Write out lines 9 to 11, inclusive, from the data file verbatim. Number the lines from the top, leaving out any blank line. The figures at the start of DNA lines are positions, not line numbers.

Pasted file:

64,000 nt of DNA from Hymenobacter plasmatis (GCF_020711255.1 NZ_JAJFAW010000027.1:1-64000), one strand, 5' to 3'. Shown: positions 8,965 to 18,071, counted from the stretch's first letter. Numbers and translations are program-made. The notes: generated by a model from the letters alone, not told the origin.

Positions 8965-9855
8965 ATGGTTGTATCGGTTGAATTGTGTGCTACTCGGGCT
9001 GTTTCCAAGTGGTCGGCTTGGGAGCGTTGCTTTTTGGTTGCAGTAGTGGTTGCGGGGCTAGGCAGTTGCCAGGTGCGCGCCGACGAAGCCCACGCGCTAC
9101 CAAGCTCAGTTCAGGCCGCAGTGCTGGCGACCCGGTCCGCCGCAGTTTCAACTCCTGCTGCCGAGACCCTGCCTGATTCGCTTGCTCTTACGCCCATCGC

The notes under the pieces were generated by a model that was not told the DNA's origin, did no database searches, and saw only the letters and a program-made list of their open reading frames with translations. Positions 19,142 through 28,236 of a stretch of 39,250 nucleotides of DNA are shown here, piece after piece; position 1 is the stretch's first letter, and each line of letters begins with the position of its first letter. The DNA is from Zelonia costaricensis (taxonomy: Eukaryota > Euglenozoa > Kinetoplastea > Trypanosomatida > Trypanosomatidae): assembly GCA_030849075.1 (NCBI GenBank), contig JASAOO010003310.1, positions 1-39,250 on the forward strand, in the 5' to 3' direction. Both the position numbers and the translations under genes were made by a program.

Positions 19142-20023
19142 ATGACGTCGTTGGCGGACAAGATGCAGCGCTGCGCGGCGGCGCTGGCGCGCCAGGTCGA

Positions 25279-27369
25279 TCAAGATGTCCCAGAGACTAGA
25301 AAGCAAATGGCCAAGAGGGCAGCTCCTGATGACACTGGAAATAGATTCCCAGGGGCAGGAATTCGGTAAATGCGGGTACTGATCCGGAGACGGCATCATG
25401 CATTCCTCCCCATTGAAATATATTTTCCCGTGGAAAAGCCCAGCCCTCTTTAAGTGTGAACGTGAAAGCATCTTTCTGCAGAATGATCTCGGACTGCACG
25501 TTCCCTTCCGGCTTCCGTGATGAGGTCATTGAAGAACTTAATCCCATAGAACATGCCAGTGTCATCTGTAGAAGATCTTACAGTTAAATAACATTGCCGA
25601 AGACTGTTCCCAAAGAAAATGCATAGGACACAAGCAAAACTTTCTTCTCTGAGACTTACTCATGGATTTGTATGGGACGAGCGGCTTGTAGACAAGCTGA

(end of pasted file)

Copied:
Positions 25279-27369
25279 TCAAGATGTCCCAGAGACTAGA
25301 AAGCAAATGGCCAAGAGGGCAGCTCCTGATGACACTGGAAATAGATTCCCAGGGGCAGGAATTCGGTAAATGCGGGTACTGATCCGGAGACGGCATCATG